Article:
Taking Inventory of Myers-Briggs: The Myers-Briggs Type Indicator Has Long Dominated the Realm of Personality Instruments. but Are History and Precedent Enough for It to Hang onto Its Crown?

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From its humble family origins during World War II to its spike in popularity during the 1970s, the Myers-Briggs Type Indicator (MBTI) has enjoyed a mostly unchallenged place in the sun. Many in learning and development tout its capability to provide deft insight into personality alongside job-fit, coaching requirements, and organizationwide interaction.

One cannot dismiss, however, that the MBTI is fundamentally a tool--an implement among several others. And by its nature, it is not above reproach as changes in the workplace and society stipulate new kinds of insight into individuals and working relationships. This is evidenced by the fact that some in the learning field feel that these days, the MBTI lags behind its competitors in efficacy.

Bruce Roselle is the founder and principal of Roselle Leadership Strategies, which utilizes MBTI on a regular basis. He thinks that part of the perception problem rests in the age of the inventory. "There is a tendency for people to gravitate toward the new and exciting," Roselle states. "The MBTI has been around for so long, and so many have taken or used it, that for certain people, it has lost some of its cachet."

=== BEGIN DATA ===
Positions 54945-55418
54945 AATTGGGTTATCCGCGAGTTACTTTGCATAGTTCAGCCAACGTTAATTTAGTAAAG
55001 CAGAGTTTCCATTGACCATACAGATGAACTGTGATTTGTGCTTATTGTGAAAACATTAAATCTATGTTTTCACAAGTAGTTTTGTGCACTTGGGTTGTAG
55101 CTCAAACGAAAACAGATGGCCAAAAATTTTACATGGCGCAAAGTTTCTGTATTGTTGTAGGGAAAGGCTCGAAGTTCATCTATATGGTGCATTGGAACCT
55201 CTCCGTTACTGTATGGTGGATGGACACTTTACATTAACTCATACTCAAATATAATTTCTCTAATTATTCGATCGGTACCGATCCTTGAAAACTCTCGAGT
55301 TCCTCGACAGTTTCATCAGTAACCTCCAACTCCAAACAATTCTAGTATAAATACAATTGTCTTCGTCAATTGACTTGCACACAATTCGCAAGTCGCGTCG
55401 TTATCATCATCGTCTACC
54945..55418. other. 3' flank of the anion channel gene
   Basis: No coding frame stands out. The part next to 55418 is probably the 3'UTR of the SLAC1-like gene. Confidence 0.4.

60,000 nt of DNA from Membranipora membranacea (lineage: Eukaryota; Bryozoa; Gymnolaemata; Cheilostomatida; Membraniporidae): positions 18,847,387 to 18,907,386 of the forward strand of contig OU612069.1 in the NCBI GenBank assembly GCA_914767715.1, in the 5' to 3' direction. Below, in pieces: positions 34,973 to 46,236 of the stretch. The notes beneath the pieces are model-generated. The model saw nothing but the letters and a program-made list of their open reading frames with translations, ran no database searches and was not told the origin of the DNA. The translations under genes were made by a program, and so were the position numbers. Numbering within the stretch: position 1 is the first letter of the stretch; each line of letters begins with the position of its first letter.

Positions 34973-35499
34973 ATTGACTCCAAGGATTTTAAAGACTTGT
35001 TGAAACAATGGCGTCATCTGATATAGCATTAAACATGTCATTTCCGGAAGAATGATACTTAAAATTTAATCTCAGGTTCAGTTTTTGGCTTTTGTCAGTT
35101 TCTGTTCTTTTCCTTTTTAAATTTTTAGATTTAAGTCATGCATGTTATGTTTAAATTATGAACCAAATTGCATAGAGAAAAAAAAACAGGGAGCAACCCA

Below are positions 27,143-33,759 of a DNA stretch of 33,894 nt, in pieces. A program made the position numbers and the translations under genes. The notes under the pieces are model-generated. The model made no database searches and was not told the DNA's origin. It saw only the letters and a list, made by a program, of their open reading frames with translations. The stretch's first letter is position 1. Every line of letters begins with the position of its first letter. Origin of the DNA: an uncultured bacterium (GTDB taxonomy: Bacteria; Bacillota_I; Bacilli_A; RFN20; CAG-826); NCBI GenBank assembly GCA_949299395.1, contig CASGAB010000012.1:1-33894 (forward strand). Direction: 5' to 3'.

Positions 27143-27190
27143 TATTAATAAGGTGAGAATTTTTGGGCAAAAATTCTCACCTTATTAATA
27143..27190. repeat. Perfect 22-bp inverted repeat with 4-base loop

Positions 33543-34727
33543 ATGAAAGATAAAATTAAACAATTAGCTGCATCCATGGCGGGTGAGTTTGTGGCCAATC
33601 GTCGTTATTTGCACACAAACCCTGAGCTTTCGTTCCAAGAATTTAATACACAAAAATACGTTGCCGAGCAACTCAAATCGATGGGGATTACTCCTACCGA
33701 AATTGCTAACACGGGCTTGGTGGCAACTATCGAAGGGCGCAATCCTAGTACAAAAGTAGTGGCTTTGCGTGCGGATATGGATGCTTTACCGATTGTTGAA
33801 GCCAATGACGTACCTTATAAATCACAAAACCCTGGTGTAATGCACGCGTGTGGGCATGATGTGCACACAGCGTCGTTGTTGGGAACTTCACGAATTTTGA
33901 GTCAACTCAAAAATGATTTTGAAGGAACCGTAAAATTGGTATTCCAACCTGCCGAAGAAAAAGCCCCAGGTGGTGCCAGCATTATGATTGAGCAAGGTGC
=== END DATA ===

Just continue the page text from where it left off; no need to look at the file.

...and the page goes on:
In addition to longevity, the relative complexity of the MBTI might be responsible for a slip in regard. "It's harder for people to remember all of the letters and distinctions within the MBTI. It lacks that 'sound-byte' quality," adds Roselle.

But given that there are those in the learning field who find ongoing value in the tool and have used it to achieve the results that they seek, one might wonder, "what seems to be the problem?"

Some of the more intricate questions surrounding Myers-Briggs stem from concerns that neither it, nor the Jungian principles it was based on, have been validated statistically. Sharon Grimshaw, director of new product development with CPP, the company that owns the assessment, stresses that this is a fair question.

"There is a real merit in looking at the value of the psychometrics of an instrument and asking 'does it measure what it needs to measure?' One way to do this," Grimshaw states, "is by taking other assessments and looking at how Myers-Briggs correlates when compared with those instruments."

Having done a number of reliability and validity tests, CPP publishes a freely available, regularly updated Manual Supplement (www. …